common law married couple with a dog

Today’s question: are you married? 

Short answer: yes, if you went through a marriage ceremony conducted by an authorized person and received a valid marriage license, never divorced, and your spouse is still alive. That is called a formal marriage.  

So is that the only answer, meaning that if you do not have a formal marriage, then you are not married? Of course not; the law is never that simple. You could have an informal marriage, otherwise known as a common-law marriage. Let’s find out if you are common-law married by taking this simple quiz. 

Are You Common-Law Married?

Question 1: Are you at least 18 years old? 

Question 2: Did you agree with another person to be married? Before you answer, you should know a few fun facts. The agreement does not have to be in writing. It can be proven through circumstantial evidence, such as living together or representing to others that you are married. It can be based only on the other person’s testimony that an agreement existed. 

Question 3: After agreeing to be married, did you and the other person live together in Texas as spouses? This is known as cohabitation. There is no bright-line test on how long you must cohabitate, but living together must be more than just frequently staying overnight at the other person’s place.

Question 4: Did you hold out to the public in Texas that you were married? Holding out can be shown by the conduct of you and the other person, such as addressing each other as spouses or signing documents as spouses. An occasional reference to the other as a spouse is not enough. Both of you must have represented yourself as being married. The holding out must be in public because there is no such thing as a secret common-law marriage in Texas. The holding out must also be in Texas. Telling people in New Mexico that you are married doesn’t count.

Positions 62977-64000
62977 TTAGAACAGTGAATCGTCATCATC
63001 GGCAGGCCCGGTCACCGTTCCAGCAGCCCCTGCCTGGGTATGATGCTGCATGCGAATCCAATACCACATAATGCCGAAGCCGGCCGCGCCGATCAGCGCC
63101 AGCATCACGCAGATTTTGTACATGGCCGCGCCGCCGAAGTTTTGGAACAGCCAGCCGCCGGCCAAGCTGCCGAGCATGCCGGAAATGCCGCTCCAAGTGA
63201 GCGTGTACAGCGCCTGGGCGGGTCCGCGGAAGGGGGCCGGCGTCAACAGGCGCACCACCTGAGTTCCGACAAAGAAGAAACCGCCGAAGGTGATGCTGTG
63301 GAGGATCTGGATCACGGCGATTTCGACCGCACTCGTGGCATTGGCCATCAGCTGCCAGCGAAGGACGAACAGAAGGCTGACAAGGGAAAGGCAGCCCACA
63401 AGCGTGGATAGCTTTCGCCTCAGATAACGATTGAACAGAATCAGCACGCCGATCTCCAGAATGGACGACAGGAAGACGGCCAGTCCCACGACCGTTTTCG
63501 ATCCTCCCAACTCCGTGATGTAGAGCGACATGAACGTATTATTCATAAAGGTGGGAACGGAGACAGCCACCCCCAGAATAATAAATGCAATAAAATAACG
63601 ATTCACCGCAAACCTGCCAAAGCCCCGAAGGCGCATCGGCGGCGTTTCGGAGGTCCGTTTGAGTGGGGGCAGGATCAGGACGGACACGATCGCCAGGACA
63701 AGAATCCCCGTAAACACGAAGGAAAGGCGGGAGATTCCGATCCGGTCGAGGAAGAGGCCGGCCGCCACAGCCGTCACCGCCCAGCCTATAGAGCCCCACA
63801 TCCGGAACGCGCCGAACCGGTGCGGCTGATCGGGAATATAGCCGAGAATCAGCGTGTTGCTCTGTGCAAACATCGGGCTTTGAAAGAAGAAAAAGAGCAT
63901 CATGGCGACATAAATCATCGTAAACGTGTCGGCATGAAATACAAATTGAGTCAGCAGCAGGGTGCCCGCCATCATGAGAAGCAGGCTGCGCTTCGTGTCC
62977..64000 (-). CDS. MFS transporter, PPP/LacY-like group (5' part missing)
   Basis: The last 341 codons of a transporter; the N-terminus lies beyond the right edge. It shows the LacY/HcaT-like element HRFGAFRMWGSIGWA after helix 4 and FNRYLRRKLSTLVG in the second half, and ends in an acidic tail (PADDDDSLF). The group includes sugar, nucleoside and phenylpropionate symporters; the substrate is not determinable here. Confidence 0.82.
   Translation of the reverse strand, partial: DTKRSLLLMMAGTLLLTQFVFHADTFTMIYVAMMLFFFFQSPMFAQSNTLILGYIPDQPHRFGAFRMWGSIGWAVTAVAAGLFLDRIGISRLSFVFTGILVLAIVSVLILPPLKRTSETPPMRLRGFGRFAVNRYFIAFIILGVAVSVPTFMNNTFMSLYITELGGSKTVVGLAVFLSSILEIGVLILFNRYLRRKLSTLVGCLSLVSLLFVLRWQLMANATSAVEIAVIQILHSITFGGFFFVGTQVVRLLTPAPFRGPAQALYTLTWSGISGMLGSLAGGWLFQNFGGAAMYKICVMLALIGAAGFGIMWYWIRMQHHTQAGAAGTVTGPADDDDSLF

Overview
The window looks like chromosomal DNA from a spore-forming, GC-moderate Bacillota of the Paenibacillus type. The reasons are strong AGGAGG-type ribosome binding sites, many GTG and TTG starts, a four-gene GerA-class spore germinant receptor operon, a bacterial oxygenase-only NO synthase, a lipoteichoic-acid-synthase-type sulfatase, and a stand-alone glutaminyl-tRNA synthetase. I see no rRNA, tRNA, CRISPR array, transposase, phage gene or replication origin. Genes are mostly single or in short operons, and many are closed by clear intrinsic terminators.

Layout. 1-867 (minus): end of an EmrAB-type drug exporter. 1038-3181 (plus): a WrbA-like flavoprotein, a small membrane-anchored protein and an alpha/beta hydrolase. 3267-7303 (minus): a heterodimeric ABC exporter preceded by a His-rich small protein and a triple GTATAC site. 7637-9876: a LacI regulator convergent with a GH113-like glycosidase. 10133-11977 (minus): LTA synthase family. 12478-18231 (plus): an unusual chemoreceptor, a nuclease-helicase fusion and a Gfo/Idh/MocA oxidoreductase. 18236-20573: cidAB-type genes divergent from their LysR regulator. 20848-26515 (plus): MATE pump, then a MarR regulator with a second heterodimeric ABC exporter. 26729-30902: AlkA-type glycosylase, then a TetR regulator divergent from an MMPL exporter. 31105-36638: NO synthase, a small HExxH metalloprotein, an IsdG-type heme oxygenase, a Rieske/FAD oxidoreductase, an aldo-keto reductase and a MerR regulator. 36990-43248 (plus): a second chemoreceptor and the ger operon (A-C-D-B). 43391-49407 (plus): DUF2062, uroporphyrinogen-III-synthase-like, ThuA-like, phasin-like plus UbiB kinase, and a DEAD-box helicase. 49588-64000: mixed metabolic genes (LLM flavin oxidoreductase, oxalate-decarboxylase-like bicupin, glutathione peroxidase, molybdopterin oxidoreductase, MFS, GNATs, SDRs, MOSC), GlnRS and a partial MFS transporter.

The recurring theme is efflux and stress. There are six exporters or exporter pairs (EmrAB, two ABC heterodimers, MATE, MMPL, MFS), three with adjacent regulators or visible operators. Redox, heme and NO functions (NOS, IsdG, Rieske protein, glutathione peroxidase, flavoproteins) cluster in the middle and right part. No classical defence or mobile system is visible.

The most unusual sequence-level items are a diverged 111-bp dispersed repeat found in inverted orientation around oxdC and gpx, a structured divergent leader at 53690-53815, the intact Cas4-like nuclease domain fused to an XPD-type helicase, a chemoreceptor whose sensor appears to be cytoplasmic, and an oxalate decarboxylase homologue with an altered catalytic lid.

On an unrelated note, does anything you do in New Mexico count?

Back to the quiz – did you answer “yes” to all 4 questions? If so, you have an informal marriage. 

If you answered “no” to questions 2, 3 or 4, let’s go another step and look at the probate angle. This is where it really gets interesting. 

If you were dead, could that other person make a credible claim that the two of you were married to each other? After all, you wouldn’t be around to dispute it. 

Without your testimony, how could that happen? Your alleged spouse could pull in some “friends” to testify that you both always talked about how happy you were to be married. You put something in writing, such as a Valentine’s Day card addressed to the other person as “My loving wife/husband/spouse.” You listed the other person as a spouse at your place of employment so they could qualify for health insurance. One of you adopted the other’s last name. You listed yourselves in an HOA directory as “married” to keep up appearances. You both wrote on a napkin during a bar tequila tasting that you were married. You signed a formal statement that you were married.

These are all facts that would go into the litigation soup when the issue of common-law marriage goes to trial. 

What would be the reward for proving a common-law marriage after your death? Prestige, power, statutory protections, relevance and half of your assets.  

Are you married? Think carefully before you answer.

Hammerle Finley Can Help

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Attorney Virginia Hammerle is board certified in Civil Trial Law.  Her practice includes estate planning, guardianship, probate, and litigation. Sign up for her newsletter at